Inde (Apache people)
- A Western Apache Man
- Chief Naiche, son of Cochise. Naiche was a Chiricahua Apache of the Chokonen band. He took part in many of the significant events in Apache history. The romanticized versions of Apache history often fix their lenses on Geronimo, however Naiche played a pivotal role in many of the events that Geronimo is known for.
- Apache woman and baby
- Apache men at San Carlos playing a game. They were probably gambling, which was an average Apache man’s favorite pastime.
- Apache scout Dandy Jim. He was executed for mutiny in 1882. In August 1881, American soldiers brutally killed a medicine man named Nochedelklinne, who was conducting Ghost Dances. The medicine man was shot in leg, shot through the mouth, then bludgeoned to death with an axe. This appalled many of the Apache scouts serving in the army, causing them to rebel.
- Ulzana, a Chiricahua Apache from the Chokonen band. He was the brother of Kla-esch aka Chihuahua. He became notorious for leading a deadly raid in the 1880’s. There is a movie about the event called Ulzana’s Raid. I suggest you watch it if you like to witness the stereotypical and racist depictions of Apache men.
- Chihuahua aka Kla-esch of the Chiricahua tribe and of the Chokonen band. Besides Naiche, Chihuahua was an important leader amongst the Chokonen people.
- Chiricahua Apaches of the Chihenne band and perhaps some Mescaleros. They were the survivors of the Tres Castillos Massacre of 1881, in which the great Victorio and many of his people were killed by Mexican troops from Chihuahua. The arrows point to the scalps taken from dead Apaches. Mexico placed bounties on Apache scalps and the bounties were high, especially in times of war.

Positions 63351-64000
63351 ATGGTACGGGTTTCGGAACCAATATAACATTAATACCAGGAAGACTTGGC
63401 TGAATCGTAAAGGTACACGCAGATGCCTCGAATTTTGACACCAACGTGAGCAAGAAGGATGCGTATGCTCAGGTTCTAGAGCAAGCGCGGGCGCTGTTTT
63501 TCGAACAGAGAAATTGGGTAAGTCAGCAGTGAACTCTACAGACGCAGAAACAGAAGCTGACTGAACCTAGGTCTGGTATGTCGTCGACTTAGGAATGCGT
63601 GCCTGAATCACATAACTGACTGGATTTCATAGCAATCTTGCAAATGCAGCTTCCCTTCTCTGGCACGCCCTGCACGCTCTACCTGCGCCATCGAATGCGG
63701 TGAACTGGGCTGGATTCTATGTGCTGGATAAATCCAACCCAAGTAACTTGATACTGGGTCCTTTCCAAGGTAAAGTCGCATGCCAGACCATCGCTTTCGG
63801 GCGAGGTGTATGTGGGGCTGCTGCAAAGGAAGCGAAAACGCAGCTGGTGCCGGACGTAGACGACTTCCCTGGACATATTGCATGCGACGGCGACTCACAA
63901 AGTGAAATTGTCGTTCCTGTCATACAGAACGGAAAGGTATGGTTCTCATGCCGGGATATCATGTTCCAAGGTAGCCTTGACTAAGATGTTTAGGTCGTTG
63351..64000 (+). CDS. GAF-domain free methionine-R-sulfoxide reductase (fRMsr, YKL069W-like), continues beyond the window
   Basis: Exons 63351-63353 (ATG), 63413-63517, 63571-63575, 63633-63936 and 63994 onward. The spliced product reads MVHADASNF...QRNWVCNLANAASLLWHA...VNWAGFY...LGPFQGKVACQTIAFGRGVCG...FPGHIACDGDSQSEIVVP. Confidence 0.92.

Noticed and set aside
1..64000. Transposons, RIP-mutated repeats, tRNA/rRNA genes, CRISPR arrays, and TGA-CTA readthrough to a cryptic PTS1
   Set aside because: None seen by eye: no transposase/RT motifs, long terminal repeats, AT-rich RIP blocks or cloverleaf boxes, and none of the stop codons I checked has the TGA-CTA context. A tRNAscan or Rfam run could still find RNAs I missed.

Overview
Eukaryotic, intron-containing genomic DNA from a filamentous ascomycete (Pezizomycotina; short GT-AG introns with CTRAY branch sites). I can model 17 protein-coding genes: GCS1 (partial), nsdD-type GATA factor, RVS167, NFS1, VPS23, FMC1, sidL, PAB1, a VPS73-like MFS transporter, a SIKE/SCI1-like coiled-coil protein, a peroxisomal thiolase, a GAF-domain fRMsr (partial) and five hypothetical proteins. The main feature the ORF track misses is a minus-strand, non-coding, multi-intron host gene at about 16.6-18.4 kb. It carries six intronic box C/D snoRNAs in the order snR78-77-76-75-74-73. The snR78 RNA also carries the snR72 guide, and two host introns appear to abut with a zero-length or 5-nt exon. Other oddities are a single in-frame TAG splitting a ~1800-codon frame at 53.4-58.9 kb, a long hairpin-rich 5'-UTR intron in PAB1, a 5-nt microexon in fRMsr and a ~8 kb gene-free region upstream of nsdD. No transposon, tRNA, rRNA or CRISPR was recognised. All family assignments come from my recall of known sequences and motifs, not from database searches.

- Chiricahua Apaches who were taken to Carlisle, a boarding school that imprisoned, indoctrinated, and abused native children. The motto was “Kill the Indian save the man.”
- Geronimo’s band of Chiricahuas in 1886. They sit outside the train that carried them to their prison in Florida. They were prisoners of war for 27 years. Throughout that period the tribe, which had been reduced to 500, suffered from disease, depression, ptsd, boarding schools, and destitution.
*when Apache people had their hair at their shoulders, it symbolized that someone close to them had died.